Jack Walls (Detail of an Installation of 5. Photo © Jaime Rojo )

Using photographs taken of himself by his lover Robert Mapplethorpe, Jack Walls creates optical vibrations in these recent collage pieces that span and unite both the Downtown and the Street Art explosions.  (Three of Installation of Five). 2008  Photo © Jaime Rojo )

Faile Detail "Never Enough" (Photo © Jaime Rojo)

Street Art Duo Faile reprise imagery from one of their recent street art stencils in this large acrylic and silkscreened piece that welcomes guests at “Shred”.  “Never Enough” 2010. Detail (Photo © Jaime Rojo)

Jess Untitled (Konrad Lorenz) Detail, (Photo © Jaime Rojo)

An early example of collage at “Shred”. Jess “Untitled” (Konrad Lorenz) 1955. Detail. (Photo © Jaime Rojo)

Brian Douglas (Elbow-Toe) "Bears" Detail. (Photo © Jaime Rojo)

Brian Douglas (Elbow-Toe) “Bears” 2010. Detail. (Photo © Jaime Rojo)



In attendance at the opening was the Street Artist known as Elbow Toe, who created one of the more mystifying images, both in it’s content and it’s thousands of hand-cut pieces that are applied in such a painterly fashion that standing a few feet away from the piece can lead a viewer to believe it was done with oil and brush.Speaking about a new series of collages based on psychological and possibly autobiographical themes that he’s exploring, Elbow Toe said, “It was the first one I’ve done….all the collage stuff is heading in a more narrative direction. And this is the first of many that are all getting much more weird, I guess.”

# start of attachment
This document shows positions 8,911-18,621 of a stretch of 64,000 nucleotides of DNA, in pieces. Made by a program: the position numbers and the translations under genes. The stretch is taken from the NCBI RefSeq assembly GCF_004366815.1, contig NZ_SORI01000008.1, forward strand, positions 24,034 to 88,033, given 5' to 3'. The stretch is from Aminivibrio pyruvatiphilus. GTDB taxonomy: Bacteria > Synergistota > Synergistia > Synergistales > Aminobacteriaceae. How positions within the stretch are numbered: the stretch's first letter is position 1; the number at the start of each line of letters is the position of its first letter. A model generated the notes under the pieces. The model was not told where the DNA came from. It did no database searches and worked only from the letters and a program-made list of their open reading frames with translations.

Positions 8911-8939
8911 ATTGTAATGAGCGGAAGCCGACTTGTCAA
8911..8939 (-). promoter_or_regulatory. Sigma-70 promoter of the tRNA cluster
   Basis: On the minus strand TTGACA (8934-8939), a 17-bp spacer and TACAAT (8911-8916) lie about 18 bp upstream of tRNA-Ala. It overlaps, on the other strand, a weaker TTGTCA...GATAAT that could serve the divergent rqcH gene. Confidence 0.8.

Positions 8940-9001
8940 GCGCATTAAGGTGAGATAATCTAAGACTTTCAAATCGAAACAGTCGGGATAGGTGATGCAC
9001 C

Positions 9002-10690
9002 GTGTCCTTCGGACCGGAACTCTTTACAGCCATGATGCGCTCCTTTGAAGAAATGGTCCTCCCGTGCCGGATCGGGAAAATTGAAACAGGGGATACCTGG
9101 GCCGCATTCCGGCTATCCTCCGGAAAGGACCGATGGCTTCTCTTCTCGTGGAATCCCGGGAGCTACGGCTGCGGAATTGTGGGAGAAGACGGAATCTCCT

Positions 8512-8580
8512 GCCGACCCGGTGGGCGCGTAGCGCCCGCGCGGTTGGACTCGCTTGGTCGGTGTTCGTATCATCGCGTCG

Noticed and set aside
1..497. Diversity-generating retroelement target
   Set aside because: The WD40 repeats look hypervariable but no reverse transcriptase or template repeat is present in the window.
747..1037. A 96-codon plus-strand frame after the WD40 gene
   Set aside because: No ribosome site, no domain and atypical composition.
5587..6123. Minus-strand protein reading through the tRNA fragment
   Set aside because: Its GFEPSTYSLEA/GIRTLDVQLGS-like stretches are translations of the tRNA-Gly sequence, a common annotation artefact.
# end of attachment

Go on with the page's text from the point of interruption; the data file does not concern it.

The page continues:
Leo Fitzpatrick. Untitled. (Photo © Jaime Rojo)

A grouping of collages by Leo Fitzpatrick. Untitled. 2010 (Photo © Jaime Rojo)

Erik Foss "Look Out" 2010 Detail. (Photo © Jaime Rojo)

A seriously dog-eared commercial landscape (signed MORAN) from a 1966 suburban living room, long since faded and liberated from its frame and stained by water drops, artist Erik Foss turns it into a surreal other planetary world with clusters of owls, floating moons, and robed faceless wizards and witches dressed by the House of Stevie Nicks.  Erik Foss “Look Out” 2010 Detail. (Photo © Jaime Rojo)


“Shred” July 1 – August 27, 2010

Perry Rubenstein Gallery

527 West 23rd Street

New York, NY 10001

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Pop Surrealism? Aisle 2. French Realism? – Check the Shovels

As the lines continue to blur between HI/LOW Art, Outsider Art, Public Art, Fine Art, and Street Art, a stunning show hides in the garden hoses.




As we wandered the aisles at the new show at a Brooklyn hardware store (and garden center) that is thick in the migration of hipness between post-cool Williamsburg and wild untamed Bushwick, a lightbulb went on. BA-ZING! This show is not mere novelty! This is where we are in 2010. The walls are being torn down before our eyes.

Dave Tree "Peasants on Shovels" (Photo © Jaime Rojo)
Dave Tree “Peasants on Shovels” (Photo Jaime Rojo)